In Oakland County, Michigan, since the passage of the Medical Marijuana Act back in 2008 pursuant to a citizen initiative, the prosecutor has successfully been able to convince district and circuit court judges to adopt a highly restrictive view of the affirmative defense contained in section 8 of the Act.
Several cases that went up on appeal to the intermediate appellate court in Michigan resulted in confusing and contradictory panel decisions. To some extent, the matter has been settled by our High Court in the case of People v Kolanek. Justice Marilyn Kelly, writing for the majority in that case, held that an accused does not need to satisfy all the requirements of the more restrictive "immunity-to-prosecution" provisions set forth in section 4 of the Act, in order to take advantage of the affirmative defense afforded by the plain language of the statute.
While the now-seminal Kolanek case was grinding through the Michigan appellate courts, local judges in Oakland County were largely siding with the prosecutor's view of the Act; a restrictive view that essentially placed the affirmative defense provision out of reach for most defendants to the extent they did not comply with the very specific immunity provisions of section 4.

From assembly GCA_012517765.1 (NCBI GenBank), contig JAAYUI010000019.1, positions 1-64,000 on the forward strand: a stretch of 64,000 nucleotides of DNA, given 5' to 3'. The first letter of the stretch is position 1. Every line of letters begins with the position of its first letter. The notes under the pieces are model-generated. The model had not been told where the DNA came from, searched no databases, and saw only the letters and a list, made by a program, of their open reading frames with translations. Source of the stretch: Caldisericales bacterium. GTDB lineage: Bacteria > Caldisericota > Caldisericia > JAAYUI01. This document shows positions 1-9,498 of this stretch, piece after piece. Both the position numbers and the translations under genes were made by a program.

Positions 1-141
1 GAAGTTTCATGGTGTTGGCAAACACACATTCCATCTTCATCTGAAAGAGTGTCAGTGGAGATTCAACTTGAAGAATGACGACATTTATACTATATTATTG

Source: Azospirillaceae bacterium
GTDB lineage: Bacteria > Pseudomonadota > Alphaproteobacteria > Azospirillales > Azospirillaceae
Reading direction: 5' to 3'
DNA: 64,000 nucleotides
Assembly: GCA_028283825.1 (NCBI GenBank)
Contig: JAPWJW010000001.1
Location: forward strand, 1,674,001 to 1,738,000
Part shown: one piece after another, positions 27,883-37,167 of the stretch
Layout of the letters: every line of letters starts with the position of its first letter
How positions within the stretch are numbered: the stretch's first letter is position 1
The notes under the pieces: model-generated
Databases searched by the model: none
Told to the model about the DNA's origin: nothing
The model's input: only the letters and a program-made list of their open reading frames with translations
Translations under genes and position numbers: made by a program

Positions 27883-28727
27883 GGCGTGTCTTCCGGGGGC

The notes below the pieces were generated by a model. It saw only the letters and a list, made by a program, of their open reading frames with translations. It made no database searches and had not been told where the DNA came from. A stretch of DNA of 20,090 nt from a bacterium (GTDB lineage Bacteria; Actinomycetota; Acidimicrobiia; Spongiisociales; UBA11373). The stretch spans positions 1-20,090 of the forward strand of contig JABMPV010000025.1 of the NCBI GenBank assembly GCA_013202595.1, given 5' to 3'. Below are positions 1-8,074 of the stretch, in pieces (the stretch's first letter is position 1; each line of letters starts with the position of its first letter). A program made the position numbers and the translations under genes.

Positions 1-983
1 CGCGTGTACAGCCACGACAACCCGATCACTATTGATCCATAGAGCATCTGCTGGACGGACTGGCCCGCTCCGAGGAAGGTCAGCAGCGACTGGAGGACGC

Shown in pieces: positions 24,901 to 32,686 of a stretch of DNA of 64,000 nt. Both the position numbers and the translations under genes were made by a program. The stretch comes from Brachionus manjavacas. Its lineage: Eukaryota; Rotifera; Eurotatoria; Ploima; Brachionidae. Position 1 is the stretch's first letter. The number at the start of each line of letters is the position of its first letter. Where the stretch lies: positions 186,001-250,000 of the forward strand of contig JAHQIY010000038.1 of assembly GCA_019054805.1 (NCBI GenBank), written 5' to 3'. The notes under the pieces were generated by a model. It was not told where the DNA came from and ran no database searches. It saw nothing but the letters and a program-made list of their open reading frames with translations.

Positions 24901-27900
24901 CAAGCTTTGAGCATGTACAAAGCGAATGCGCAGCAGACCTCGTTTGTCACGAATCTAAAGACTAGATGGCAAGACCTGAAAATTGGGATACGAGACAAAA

That was the case in People v France, where defendant's motion to dismiss a single-count of marijuana distribution was denied by Judge Dan O'Brien, and the case was headed to trial. In this case, the accused was a card-carrying care provider for her husband and certified "patient". Procedurally, however, the judge decided to reconsider his decision, entertaining briefs on the issue of the "lenity" doctrine.
The law of "lenity" says that the criminal laws must be clear, and that the citizens bound by the criminal laws do not have to speculate as to what conduct has been criminalized, and what conduct is not criminalized. Lenity says that a "tie" goes to the accused. Ms. France's trial counsel asserted a lenity argument on reconsideration and the trial court dismissed the case.
The really interesting aspect in this case is the prosecutor's insistence on taking the appeal up to the Michigan Court of Appeals. Since the trial court's reversal and ultimate dismissal of the pot charge in this case, the Supreme Court handed down its Kolanek decision. Nevertheless, despite this decision, the prosecutor's brief argued around it, insisting that Judge O'Brien got it wrong, and seeking another evidentiary bite at the apple.
As this is an appeal from a final order, we shall see what happens at oral argument. The panel assigned to the case will hopefully question the prosecutor about their interpretation of the Act. The appellate courts, however, cannot probe too deeply as this ultimately is a matter of prosecutorial discretion which, in turn, goes to the separation of powers; a constitutional issue not presented, at least on its surface, in this appeal.